As a business owner/manager, it’s important to also know this: studies unveil that customers trust businesses with a mix of positive and negative reviews more than one that only has positive feedback. It seems that “68% of consumers trust reviews more when they see both good and bad scores, while 30% suspect censorship or faked reviews when they don’t see anything negative at all”. Come to think of it, it makes perfect sense if you relate this to your own buying decisions: if you see a book on Amazon with an average rating of 4.5, that sounds completely legit - we’re talking about a great book. If another book has a perfect 5-star rating, that might raise some questions: is it really that amazing? Did absolutely everyone love this book? Is that even possible? You see how this scenario can be perceived as somehow dubious.
There are a few valuable learnings that hoteliers can take away from these facts:
1. First of all, it’s crucial to acknowledge the importance and impact of online reviews. If you have not placed much emphasis on your hotel’s online reputation until now, it’s time to start making it a priority. A study showed that 88% of consumers read reviews to determine the quality of a local business. Also, know that after price, the review score is the most important decision variable that travelers need to convince themselves to book a certain accommodation. It’s easy to see why online reviews pose such great importance in the decision-making process and why hoteliers need to properly manage their online reputation in order to achieve more booking and better satisfaction rates.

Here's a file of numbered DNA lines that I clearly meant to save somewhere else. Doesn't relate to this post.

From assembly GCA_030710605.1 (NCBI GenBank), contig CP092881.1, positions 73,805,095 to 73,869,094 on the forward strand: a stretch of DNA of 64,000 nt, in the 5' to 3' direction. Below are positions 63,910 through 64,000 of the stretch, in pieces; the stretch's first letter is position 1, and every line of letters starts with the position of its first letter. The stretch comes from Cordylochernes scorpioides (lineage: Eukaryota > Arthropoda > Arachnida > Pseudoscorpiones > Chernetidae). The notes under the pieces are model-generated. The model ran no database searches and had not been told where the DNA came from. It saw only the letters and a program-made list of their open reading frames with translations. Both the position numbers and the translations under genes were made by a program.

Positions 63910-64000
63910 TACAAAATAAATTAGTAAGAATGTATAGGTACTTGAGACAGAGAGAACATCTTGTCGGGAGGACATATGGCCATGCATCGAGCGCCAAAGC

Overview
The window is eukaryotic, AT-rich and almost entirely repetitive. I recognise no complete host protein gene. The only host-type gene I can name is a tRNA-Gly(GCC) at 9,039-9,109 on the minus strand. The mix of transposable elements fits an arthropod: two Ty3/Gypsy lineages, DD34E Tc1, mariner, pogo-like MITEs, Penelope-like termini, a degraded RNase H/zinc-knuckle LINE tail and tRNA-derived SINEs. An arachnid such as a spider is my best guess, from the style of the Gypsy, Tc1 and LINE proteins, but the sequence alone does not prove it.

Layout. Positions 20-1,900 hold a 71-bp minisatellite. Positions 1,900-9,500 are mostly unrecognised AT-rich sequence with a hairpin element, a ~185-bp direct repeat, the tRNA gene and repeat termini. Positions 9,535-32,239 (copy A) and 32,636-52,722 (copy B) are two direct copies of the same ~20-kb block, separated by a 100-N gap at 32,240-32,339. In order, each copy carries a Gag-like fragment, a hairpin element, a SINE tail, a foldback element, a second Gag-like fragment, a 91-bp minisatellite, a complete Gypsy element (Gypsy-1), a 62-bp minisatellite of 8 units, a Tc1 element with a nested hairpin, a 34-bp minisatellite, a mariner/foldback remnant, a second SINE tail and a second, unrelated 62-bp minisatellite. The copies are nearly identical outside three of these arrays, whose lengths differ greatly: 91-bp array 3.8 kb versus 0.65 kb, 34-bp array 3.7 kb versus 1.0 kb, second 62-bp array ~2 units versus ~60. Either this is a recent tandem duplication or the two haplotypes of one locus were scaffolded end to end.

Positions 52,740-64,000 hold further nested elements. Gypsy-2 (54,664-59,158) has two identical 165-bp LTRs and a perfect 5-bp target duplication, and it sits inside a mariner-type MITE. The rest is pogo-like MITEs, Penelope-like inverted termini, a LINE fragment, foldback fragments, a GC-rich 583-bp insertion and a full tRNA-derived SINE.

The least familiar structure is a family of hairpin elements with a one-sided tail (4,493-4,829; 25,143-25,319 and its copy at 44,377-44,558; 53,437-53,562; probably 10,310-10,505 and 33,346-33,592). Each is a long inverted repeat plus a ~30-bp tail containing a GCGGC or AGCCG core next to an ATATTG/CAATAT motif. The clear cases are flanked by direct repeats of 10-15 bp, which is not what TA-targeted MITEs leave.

2. Moving one, another lesson that can be driven from the psychology of reviews is the importance of responding to them. A study shows that 30% of consumers highly value businesses’ responses to reviews. Other research determined that not answering a customer complaint can decrease that customer’s advocacy about the business by as much as 50 percent. Answering online reviews and guest feedback is not only a way of showing your guests that their experience and well-being is highly valued by your management, but it can also encourage future guests to make a booking. We recommend checking out our best practices for properly replying to positive and negative reviews in order to keep and nurture an excellent reputation. Keep in mind that even negative feedback can be a blessing in disguise, when leveraged right.
It’s valuable for any business owner to dip a toe or two into human psychology and the processes that go on behind the decision making process. When referring to hospitality, a highly personal industry, it’s even more important to oversee and influence the psychological side of online reviews, since they hold such a great influence over a business’ success rate.